Voters to weigh in on two geographic representation proposals
Many residents say Southwest Austin has been underrepresented by the Austin City Council historically. This November, voters will decide which type of City Council they think can best represent them.
Austinites have elected their mayor and council members at-large for 41 years, according to Peck Young, an adviser for the Austinites for Geographic Representation Political Action Committee.
On Nov. 6, voters will consider two ballot propositions that would bring geographic representation to the City Council.
A win for Proposition 3 would mean a move to 10 single-member districts and an at-large mayor—referred to as the 10-1 plan—while a victorious Proposition 4 would result in a hybrid system combining eight single-member districts with two at-large council seats and an at-large mayor, or the 8-2-1 plan.
If either proposition passes, single-member districts will be established.
Voters who don't want geographic representation can support the status quo—a seven-member at-large City Council and mayor.
Single-member district proposals were voted down six times between 1973 and 2002, said Ken Rigsbee, a member of the charter revision committee.
Currently, there is no council member who lives in Southwest Austin.
Some favor single-member districts
While many Southwest Austin residents said they want a louder voice at City Hall, opinions differ on the best way to achieve it.
Speaking as a resident, Rick Perkins, Oak Hill Association of Neighborhoods secretary, said single-member districts could help Southwest Austin address transportation and other issues more efficiently.
"Suburban Austin as a whole simply does not have an unfettered voice at City Council," said Perkins, who supports 10-1. "The central city has the highest voter turnout and pretty much controls most any election that occurs."
"Geographical representation does not guarantee you good decisions for the city," resident John Rosshirt said. "I would prefer the hybrid with at-large council members; that way the whole city gets to talk about the whole city and not just individual areas."
Southwest Austin resident Aaron Farmer said either plan would be a start.
"Currently, there is no City Council member who lives south of the river," he said.
Noah Marburger, Oak Hill Business Professionals Association president, said he has personal concerns about the outcome of the upcoming election.
"My fear is if you put two different options on the ballot, it's not going to allow enough support for either of them to get through," he said.
Clarke Heidrick, Greater Austin Chamber of Commerce chairman, said if voters want geographic representation but don't support one proposition over the other, they can choose both, and the one with more votes will be enacted.
Single-member districts would open doors for people in outlying areas of Austin who want to run for City Council but can't afford to finance citywide campaigns, Heidrick said.
"That can broaden the base of people who can run for council and serve," he said. "We'd hopefully end up with a good council that is more representative of the neighborhoods in Austin."
The growing Hispanic population would benefit from geographic districts, said Andy Martinez, president and CEO of the Greater Austin Hispanic Chamber of Commerce.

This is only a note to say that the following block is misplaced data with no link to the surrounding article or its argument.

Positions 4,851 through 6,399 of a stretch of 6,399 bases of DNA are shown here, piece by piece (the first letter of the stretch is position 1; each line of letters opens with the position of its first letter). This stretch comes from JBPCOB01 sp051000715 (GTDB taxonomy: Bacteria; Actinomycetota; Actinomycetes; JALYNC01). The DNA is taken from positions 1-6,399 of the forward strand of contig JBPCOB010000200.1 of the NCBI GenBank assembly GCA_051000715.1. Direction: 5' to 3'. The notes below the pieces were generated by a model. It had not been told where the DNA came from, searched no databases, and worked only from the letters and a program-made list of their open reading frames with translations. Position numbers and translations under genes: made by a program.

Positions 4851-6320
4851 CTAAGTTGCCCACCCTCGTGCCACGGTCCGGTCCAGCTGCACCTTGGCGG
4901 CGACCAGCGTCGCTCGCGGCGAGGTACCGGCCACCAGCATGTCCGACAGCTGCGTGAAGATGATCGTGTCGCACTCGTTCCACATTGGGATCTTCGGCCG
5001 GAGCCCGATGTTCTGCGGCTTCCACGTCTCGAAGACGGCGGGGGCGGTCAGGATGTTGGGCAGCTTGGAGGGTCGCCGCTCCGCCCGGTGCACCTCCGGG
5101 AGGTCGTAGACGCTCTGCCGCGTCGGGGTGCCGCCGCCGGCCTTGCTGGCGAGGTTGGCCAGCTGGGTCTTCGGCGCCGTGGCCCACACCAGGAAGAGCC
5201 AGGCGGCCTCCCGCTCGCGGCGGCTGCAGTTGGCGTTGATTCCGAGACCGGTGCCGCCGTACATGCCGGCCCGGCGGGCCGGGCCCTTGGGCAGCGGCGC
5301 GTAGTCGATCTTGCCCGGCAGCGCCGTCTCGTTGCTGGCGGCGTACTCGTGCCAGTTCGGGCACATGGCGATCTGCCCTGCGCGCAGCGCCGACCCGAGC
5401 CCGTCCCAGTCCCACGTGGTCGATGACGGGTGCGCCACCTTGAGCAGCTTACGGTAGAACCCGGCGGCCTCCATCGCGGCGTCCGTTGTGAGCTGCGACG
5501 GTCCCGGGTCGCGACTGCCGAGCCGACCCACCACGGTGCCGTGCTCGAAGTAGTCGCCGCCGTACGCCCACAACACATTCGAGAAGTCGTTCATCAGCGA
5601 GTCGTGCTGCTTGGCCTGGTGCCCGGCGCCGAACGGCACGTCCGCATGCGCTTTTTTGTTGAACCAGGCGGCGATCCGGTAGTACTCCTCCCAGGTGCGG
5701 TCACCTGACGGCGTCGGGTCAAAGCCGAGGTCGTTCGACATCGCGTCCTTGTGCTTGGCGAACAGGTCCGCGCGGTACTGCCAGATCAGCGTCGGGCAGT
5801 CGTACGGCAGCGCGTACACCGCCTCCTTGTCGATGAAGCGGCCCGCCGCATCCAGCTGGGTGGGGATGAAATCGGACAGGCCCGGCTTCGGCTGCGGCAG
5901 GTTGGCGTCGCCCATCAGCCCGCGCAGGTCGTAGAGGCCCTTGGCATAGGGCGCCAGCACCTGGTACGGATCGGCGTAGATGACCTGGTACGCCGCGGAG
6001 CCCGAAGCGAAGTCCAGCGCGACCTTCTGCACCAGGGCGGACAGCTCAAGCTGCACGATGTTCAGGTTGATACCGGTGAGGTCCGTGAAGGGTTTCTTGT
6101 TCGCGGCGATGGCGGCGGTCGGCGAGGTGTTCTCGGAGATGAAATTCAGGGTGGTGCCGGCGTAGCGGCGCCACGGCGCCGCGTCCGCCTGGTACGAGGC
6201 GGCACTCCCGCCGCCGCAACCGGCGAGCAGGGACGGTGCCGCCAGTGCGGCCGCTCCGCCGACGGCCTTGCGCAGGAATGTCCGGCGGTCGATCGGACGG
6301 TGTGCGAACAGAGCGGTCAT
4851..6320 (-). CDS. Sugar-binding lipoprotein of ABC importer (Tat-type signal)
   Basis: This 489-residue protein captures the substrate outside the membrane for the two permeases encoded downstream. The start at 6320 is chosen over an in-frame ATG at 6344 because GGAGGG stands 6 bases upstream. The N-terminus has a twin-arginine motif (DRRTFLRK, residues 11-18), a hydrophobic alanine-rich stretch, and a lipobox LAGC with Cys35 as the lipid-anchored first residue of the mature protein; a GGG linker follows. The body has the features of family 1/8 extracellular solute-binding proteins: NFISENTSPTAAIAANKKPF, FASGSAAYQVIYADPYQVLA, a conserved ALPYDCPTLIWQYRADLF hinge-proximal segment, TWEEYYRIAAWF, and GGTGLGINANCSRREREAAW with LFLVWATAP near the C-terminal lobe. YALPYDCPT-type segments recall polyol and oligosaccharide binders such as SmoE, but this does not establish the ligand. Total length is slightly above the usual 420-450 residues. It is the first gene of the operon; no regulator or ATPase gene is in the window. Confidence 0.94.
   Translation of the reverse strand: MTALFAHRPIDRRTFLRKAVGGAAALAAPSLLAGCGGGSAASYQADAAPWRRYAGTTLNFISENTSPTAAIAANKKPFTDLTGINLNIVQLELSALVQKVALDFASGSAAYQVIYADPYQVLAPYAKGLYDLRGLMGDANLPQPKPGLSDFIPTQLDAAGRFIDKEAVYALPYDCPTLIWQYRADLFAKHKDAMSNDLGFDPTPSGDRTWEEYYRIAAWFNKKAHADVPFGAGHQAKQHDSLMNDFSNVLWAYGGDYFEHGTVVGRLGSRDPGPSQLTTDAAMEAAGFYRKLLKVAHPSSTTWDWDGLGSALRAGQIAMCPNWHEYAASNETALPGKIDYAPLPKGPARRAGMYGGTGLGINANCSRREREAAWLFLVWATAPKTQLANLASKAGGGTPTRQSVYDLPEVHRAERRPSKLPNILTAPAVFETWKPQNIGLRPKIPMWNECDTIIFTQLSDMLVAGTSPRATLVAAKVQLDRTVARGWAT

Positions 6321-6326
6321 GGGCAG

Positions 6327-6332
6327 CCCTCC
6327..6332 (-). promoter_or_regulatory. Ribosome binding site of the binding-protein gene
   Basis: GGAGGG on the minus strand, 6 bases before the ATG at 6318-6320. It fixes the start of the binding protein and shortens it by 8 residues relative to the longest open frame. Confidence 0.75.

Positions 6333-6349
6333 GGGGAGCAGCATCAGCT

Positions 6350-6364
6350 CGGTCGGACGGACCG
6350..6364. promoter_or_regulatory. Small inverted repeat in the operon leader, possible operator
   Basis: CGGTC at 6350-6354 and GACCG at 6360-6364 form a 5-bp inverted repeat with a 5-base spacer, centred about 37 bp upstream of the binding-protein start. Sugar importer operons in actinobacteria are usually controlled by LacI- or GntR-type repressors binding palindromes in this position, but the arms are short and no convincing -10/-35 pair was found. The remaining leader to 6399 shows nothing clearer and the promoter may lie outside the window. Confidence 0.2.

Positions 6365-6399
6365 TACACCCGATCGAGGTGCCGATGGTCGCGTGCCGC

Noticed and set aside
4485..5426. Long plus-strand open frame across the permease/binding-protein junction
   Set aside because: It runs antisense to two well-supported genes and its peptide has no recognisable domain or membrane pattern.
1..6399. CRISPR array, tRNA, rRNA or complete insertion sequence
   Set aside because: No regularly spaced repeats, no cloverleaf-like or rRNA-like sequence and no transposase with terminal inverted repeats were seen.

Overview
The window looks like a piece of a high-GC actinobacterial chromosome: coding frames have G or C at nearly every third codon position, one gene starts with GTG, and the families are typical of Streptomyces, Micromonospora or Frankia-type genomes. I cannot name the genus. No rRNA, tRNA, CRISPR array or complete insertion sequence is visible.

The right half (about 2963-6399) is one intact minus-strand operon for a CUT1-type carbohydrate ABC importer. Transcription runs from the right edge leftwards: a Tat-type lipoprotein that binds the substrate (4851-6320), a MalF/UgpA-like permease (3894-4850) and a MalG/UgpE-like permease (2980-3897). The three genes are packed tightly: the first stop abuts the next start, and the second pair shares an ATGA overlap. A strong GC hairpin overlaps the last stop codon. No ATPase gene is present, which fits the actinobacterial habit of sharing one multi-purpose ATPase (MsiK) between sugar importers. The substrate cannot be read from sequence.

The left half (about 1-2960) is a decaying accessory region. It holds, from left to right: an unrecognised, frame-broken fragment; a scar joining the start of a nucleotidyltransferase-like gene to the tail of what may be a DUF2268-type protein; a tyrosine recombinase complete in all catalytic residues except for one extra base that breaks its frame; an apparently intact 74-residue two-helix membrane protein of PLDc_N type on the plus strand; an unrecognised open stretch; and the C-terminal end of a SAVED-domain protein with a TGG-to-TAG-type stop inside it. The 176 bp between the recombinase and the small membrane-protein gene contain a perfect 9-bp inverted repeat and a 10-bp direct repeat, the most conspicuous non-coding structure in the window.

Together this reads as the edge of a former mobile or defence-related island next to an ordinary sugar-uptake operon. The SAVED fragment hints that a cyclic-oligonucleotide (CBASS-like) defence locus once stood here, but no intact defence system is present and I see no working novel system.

"People in the southern part of Austin, southeast especially, are predominantly Hispanic, and their priorities are a lot different from [those of] people in Central Austin," he said.
More possible outcomes
At a University of Texas Opportunity Forum debate Sept. 29, Rigsbee said he doesn't want to change the council setup despite Austin being the largest city in the U.S. without geographic representation.
Rigsbee said taxpayers shouldn't spend more to support more council members.
The current council has its strengths, including handling citywide issues, said Richard Jung, treasurer for the Austin Community for Change PAC.
"We want better constituent services, but we don't want to lose what's been successful thus far," he said. "The advantage of [the 8-2-1 plan] is you've got a balance."
Almost half of Austin consists of renters, he added.
"If you are a renter and you voted for somebody in a district and then you moved to another district, you didn't vote for [that district's representative]," he said. "So that's another reason why we need the at-large members."
Both propositions aim to eliminate the "gentlemen's agreement," which reserves one council seat for an African-American council member and one for a Hispanic council member.
Under the Voting Rights Act, opportunity districts must be provided for minorities, Young said. In such a district, the minority group has the opportunity to elect a representative because it has a voting majority or sizable minority. Young, who has drawn district lines for 30 years, said having 10 single-member districts is the only way to get the needed African-American opportunity district.
Fred Lewis, a member of the charter revision committee, said civil rights groups might sue the city for a retrogression—a reduction in the voting strength of a racial or ethnic group resulting from a redistricting plan—under the Voting Rights Act if 8-2-1 is enacted.
But Fred McGhee, a member of the charter revision committee and Austin Community for Change, said City Council vetted the question with legal counsel of whether eight districts would pass muster with the Department of Justice and comply with the Voting Rights Act. He said it does.
Under Proposition 4, there is not yet a plan for how to draw district lines, he said. The charter revision committee voted 13–2 in favor of an independent redistricting commission, with members McGhee and David Butts voting no.
Lewis, who supports 10-1, said residents need council members who understand their needs.
"It's very hard to know what the problems are in Southwest Austin if you've never lived in Southwest Austin and never go there," he said.